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    Author(s): F. Thomas Ledig; Miguel A. Capó-Arteaga; Paul D. Hodgskiss; Hassan Sbay; Celestino Flores-López; M. Thompson Conkle; Basilio Bermejo-Velázquez
    Date: 2001
    Source: American Journal of Botany 88(11):1977-1987
    Publication Series: Miscellaneous Publication
    PDF: View PDF  (738 KB)


    Weeping piñon (Pinus pinceana) has a restricted and fragmented range, trees are widely scattered within populations, and reproduction is limited. Nevertheless, genetic diversity was high; based on 27 isozyme loci in 18 enzyme systems, unbiased expected heterozygosity averaged 0.174. Differentiation also was high (FST = 0.152), reflecting isolation between southern, central, and northern fragments of the range. Among populations in the northern fragment, FST was only 0.056, and the number of migrants per generation (Nm) was 4.21, which should preclude fixation. Nm between central and southern populations or between them and populations in the northern fragment was lower, 0.99-1.66, indicating a degree of genetic isolation. Multilocus outcrossing rates (tm) ranged from 0.836 in the south to 0.897 in the north. Therefore, selfing is low but statistically significant. The equilibrium inbreeding coefficient (Fe) calculated from tm was in good agreement with observed inbreeding coefficients, suggesting that weeping piñon may be near equilibrium with respect to inbreeding and selection against selfed trees. Weeping piñion was variable at all loci polymorphic in maxipiñon (Pinus marimartinezii) and, therefore, qualifies as a possible progenitor of maxipiñion. Because of the high level of diversity, reasonable levels of gene flow within the northern fragment of weeping piñon's range, high rates of outcrossing, and, perhaps, only weak selection against inbred trees, protection in reserves would be a viable option for conservation.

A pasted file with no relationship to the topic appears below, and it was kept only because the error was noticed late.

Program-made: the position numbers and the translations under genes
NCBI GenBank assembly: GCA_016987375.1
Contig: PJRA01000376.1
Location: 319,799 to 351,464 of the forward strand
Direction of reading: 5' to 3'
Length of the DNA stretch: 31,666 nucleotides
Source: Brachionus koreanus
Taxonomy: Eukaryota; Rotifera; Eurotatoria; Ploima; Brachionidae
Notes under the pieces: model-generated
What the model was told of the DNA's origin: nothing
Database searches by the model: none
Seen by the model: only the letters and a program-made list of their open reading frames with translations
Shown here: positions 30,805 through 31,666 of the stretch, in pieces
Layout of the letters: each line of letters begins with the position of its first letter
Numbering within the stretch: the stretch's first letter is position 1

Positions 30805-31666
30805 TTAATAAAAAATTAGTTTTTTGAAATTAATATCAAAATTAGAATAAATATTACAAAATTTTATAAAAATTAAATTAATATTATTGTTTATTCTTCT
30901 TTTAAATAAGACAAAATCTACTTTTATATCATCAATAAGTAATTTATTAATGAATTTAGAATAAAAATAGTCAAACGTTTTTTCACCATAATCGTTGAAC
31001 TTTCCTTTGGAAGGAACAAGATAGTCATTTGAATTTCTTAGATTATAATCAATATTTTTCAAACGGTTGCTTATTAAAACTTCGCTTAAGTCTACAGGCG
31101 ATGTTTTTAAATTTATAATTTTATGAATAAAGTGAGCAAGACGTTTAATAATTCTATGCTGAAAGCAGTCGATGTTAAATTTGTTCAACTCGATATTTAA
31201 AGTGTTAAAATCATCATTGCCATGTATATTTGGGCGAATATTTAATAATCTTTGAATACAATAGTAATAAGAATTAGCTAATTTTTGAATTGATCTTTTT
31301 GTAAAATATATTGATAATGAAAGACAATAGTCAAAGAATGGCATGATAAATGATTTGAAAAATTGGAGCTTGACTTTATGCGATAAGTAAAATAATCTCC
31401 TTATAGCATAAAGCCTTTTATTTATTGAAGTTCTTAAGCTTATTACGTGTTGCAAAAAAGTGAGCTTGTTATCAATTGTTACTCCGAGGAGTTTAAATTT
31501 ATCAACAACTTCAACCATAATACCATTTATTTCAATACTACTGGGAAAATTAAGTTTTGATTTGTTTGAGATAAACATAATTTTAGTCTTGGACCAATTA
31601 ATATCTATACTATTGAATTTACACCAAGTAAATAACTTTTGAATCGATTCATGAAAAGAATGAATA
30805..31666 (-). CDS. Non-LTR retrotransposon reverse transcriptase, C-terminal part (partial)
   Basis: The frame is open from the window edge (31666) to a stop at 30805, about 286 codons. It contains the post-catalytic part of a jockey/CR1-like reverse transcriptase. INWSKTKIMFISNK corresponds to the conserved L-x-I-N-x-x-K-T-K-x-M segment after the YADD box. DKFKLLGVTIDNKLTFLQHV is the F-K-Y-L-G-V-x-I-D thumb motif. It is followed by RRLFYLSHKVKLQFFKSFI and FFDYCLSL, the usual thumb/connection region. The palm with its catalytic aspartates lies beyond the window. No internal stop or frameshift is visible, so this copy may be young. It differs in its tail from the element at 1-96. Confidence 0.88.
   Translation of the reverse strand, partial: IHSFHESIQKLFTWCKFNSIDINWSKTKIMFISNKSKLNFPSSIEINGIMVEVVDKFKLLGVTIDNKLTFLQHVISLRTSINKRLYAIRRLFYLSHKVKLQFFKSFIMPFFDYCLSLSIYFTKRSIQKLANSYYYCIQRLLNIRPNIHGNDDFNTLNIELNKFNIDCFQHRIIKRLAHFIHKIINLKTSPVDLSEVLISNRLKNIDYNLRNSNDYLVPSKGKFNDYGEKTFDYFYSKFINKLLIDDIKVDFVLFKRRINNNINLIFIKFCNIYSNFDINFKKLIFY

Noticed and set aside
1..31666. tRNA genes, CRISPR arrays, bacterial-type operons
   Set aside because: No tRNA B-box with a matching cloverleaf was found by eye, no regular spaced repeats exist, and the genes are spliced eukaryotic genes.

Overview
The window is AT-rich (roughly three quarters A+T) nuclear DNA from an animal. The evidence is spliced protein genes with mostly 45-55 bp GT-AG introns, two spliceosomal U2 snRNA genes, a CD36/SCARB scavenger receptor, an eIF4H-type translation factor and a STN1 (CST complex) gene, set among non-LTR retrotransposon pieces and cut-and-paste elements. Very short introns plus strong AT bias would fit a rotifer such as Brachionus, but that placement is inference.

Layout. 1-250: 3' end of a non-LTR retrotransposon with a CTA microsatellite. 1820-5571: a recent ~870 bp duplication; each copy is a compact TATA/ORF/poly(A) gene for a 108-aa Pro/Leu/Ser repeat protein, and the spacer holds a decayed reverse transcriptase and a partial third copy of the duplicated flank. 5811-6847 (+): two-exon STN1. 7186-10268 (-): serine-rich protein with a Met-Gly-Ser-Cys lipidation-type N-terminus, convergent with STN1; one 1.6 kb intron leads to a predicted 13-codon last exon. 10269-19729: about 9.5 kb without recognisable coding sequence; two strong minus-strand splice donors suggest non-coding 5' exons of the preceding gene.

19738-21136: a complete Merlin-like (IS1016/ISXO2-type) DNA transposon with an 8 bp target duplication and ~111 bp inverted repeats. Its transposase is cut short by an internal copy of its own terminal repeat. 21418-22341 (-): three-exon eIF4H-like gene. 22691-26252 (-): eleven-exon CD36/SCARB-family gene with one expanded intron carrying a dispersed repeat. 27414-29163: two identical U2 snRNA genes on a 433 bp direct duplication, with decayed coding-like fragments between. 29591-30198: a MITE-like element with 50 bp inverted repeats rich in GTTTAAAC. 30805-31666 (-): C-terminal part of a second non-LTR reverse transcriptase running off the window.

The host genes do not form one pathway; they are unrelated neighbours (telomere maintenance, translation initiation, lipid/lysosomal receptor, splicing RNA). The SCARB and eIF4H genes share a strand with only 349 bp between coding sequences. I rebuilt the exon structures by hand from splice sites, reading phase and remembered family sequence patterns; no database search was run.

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    Ledig, F. Thomas; Capó-Arteaga, Miguel A.; Hodgskiss, Paul D.; Sbay, Hassan; Flores-López, Celestino; Conkle, M. Thompson; Bermejo-Velázquez, Basilio. 2001. Genetic diversity and the mating system of a rare Mexican Piñon, Pinus pinceana, and a comparison with Pinus maximartinezii (Pinaceae). American Journal of Botany 88(11):1977-1987


    Endangered species, fitness, fragmentation, genetic distance, genetic structure, isozymes, pollen allele frequencies, selfing

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